Holidays Israel

Not Passing Over Passover

I’m interrupting the flow of daily A-Z posts for two reasons.

The first is that I have paid a (blog) visit to Ailsa Abraham at Bingergread Cottage. I had so much to say (prompted by her hospitality, or was it something else?) that she divided it into two parts: one and two.

The second reason is to say something about the festival of Passover. I don’t think I’ve ever posted anything about it, because it always comes at the same time as the A-Z challenge. There is so much I could say, but I’ll just tell you about the story behind our Seder plate.

Seder PlateThe word seder means ‘order’ or ‘procedure.’ In this case, it refers  to the ceremony and festive meal observed at the start of the week-long festival. On the Seder plate are six different items of food that symbolise aspects of the Passover story: the exodus from Egypt.

We never had a special plate for this until we inherited this one when my mother died in 2011. But I knew the story of how my parents had acquired it.

They were on holiday in Ilfracombe in Devon one year and happened to spot this beautiful plate adorned with pictures of the ten plagues in the window of an antique shop. It wasn’t expensive, so they went in to enquire. The underside of the plate shows that it was made in England by Royal Cauldon. The shopkeeper had no idea what it was. There were dishes to match the plate. Unfortunately, two of them were broken and had been glued together (or did my mother do the glueing – I’m not sure). Also, some dishes are missing while others are duplicated.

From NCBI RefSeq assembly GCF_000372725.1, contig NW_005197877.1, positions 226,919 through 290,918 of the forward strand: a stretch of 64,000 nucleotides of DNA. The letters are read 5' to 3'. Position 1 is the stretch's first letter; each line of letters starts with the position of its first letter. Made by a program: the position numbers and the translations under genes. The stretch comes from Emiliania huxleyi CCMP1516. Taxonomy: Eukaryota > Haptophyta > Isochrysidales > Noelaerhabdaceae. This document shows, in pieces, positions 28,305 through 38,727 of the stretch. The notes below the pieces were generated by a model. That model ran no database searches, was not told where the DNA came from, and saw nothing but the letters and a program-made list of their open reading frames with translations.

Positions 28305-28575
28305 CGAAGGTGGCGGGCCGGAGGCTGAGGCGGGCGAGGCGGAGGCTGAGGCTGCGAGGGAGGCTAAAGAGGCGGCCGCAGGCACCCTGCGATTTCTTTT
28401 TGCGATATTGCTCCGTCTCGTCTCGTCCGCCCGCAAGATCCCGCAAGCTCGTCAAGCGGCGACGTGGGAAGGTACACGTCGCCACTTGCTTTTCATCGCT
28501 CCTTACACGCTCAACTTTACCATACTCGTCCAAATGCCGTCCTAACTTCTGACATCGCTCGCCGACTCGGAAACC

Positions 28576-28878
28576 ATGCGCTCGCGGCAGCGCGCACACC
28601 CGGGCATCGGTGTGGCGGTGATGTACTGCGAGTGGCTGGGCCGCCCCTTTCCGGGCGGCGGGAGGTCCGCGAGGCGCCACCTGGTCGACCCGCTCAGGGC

Seder plate with dishesBut they bought the set anyway, and now we use it every year. And each year we comment on the mistake in the Hebrew. One of the food items is salt water. In Hebrew, the word for water is always plural and the adjective (salted) has to agree with the noun. Here it doesn’t.


Ailsa’s Writing Competition

Fellow Crooked Cat author, Ailsa Abraham, is running a competion here with prizes. I decided it was time to take a break from the seriousness of reality. Here’s my attempt:

The stranger standing at her gate asked how much her house was worth.

“The asking price is half a million.”

“It looks perfect for us. Location, size everything. Could I have a look inside?”

She should have sent the woman to the agent, but she seemed pleasant enough. And maybe they’d be able to cut the agent’s fee.

“Certainly. Follow me.”

The stranger wiped her feet on the mat. All very proper and good. She looked all round the house, asking suitable questions and looking suitably impressed. They exchanged names and phone numbers. The stranger promised to get back to her after speaking with her husband.

The next day there was a robbery. A police officer checked the house. “No sign of a break-in. Could the robber have had a key?”

She looked for the spare key, on the shelf by the front door. It wasn’t there. She found the piece of paper on which the stranger had written her name and phone number.

The police officer took the paper, gave one look and slowly shook his head. “Oh dear. You didn’t fall for that one, did you?”

She took back the paper and read the name. Roberta Getzklotz.


2014 A to Z Challenge: A

AuthorsDouglas Adams